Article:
Even though I race hard, I’ve never been pushed to my breaking point — I’ve always prepared well enough for my races. Heading off to Phuket to do the 20th Laguna Phuket Triathlon took me right out of my comfort zone.
We arrived in the middle of a storm. All the locals said that in the days before our arrival, the weather had been calm, warm, and perfect. It was like Phuket had it in for us.With the storm bringing in some swells on the water, it made for a rough trial swim and I lost my new Zoggs photochromatic goggles to a huge wave that knocked me over. Huhuhu!
I’m thankful I know a bit about negotiating surf, so apart from getting knocked over by a wave I knew I could handle the swim. Still, it was calming to get into the lagoon for the second part of the recon swim. (Yes, I’m a good triathlete. I brought spare goggles.)
The water was murky and my legs sank without the saltwater buoyancy, but I knew I could balance my body in the water and do okay swimming in a straight line. No problem!
Unfortunately, due to the rain, I chose not to attend the bike course preview. My companions from Challenge Philippines took a taxi to see the legendary hills of Phuket, and when they came back they told me the hills on the Challenge Philippines course would be peanuts compared to this. Ignorance is bliss, as they say. I might not have done the race if I’d seen those hills beforehand.
At the race expo upon picking up my kit, I ran into a group selling temporary tattoos that said “Racing for the Philippines” on them.
It turns out, the Thailand Triathlon and Cycling Team is raising funds for the Girls Run for Breakfast Typhoon Yolanda relief initiatives. Patrice on the left is a very good friend of Coach Ani de Leon-Brown. Being so far from home, I was happy to have that tattoo on my arm to remind me I wasn’t just racing for myself, but also representing my country among the 50 countries participating at the Laguna Phuket Triathlon.
The LPT is called the Race of Legends because many big names in the triathlon world have raced and won here. In attendance that weekend was 4-time world champion Chris McCormack, 2-time Ironman 70.3 world champion Melissa Hauschildt, defending and repeat champion Radka Vodickova, defending champion Ruedi Wild, and the legendary Belinda Granger whom we know very well from her participation in all the major Philippine races.
After checking Mako in at transition overnight (of course, I covered her up with my trademark shower curtain), we went back to our hotel for a good dinner and sleep. Well, we got a ladyboy show in. Only in Phuket!
I basically went through all my pre-race routines as best as I could, but got thrown by the lack of instant oatmeal and peanut butter at the convenience store. I had to settle for a savory rice porridge (or what we call arroz caldo). Couldn’t really get it down because for the first time since my first standard distance triathlon in 2012, I was nervous. I’ve never had the thought of a DNF cross my mind before, but that morning I had a feeling that my race could end early.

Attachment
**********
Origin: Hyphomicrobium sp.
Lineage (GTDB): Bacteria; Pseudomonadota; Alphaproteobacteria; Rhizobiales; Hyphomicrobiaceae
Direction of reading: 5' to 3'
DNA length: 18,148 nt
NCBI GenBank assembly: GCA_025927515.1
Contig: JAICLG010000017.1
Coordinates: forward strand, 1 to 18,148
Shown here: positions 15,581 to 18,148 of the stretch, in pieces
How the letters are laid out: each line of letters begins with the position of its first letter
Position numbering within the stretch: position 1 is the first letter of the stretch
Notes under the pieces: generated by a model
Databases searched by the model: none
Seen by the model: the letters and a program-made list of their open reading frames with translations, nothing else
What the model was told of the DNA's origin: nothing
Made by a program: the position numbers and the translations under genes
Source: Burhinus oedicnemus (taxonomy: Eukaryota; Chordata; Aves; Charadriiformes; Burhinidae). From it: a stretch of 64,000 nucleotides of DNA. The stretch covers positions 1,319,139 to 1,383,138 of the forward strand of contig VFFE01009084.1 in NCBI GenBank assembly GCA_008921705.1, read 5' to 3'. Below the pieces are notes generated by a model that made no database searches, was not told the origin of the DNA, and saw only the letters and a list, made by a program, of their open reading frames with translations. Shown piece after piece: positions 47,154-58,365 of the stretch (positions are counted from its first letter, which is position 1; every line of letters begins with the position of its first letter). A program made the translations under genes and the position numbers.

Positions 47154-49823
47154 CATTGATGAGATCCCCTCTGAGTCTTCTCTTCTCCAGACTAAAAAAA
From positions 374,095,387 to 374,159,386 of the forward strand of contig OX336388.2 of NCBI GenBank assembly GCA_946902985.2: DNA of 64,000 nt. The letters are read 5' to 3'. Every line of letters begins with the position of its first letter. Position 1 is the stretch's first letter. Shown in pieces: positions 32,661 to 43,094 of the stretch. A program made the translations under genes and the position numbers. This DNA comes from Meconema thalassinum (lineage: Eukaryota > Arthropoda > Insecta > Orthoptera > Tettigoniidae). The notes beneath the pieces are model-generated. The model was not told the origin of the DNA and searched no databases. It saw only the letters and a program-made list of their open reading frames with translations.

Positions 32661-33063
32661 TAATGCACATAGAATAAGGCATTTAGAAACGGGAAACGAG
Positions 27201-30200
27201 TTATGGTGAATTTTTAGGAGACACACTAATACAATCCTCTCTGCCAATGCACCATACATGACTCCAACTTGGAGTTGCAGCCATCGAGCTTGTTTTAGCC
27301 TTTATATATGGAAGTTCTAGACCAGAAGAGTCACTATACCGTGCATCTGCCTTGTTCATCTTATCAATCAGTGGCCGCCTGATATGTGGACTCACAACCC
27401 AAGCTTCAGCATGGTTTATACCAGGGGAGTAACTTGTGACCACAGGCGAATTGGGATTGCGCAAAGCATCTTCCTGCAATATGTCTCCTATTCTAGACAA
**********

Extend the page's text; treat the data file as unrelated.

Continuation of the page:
We got to the swim start and the waves were about six feet high, breaking over my head. My Endure teammate Raff was also doing the race. Joy was supposed to, but had a bike crash the week before so she was there to support and go on vacation. Raff and I went for a warmup run and swim just to shake off the nerves.
The emcee Whit Raymond is a regular host in Philippine races and we’d been introduced during the Meet the Pros press conference. It was just such a nice touch that after he’d called the pros’ names and sent them on their way, he started calling age grouper names — including mine! — as we were sent off.
There’s quite a big slope from the start arch to the water’s edge, so it was all I could do not to tumble down. You might be able to catch a glimpse of me in this video from the Phuket Gazette. Check out those waves!
Because the water’s force was so huge, it was hard to make any headway. You might also notice that there are no lane ropes, just buoys, so we had to sight to stay on course. I did my very best to shut up the voice of doubt in my head, and just kicked on. Finally I rounded both yellow buoys and set my sights on the swim arch. Right before I could get to shore, I got knocked over and spun around not by one, but by two waves. Thanks, Andaman Sea. You really love me and don’t want to let me go, huh?
There was less drama in the lagoon swim, but I felt like it was taking forever. It didn’t help that the ferries that had carried us from transition to the swim start had churned up the pond weed. I tried my hardest not to think about the muck underneath. That was the longest 1.8-kilometer swim ever.
On to the bike. According to the recons people had done, the big hills came in the first 19 kilometers of the 55-kilometer course. I climbed the first two and thought, “No biggie!”
Then I came to the last one. The road curved round the mountain, and just when my legs were screaming for a rest, I looked up and saw there’s an even steeper climb ahead. No mas!
There was also a very steep downhill, designated a “yellow flag zone” where you had to apply your brakes and descend at a maximum of 20 kph. It reminded me of the descent at Pico de Loro, except it was twice as long and maybe even steeper.
This course was doing its best to break the participants, but I’d completed the hills. Everything else after that would be easy, right? It would be just 35 more kilometers through a winding and gently rolling course. I really enjoyed riding through rubber plantations, then along the coast, past rice fields and small villages.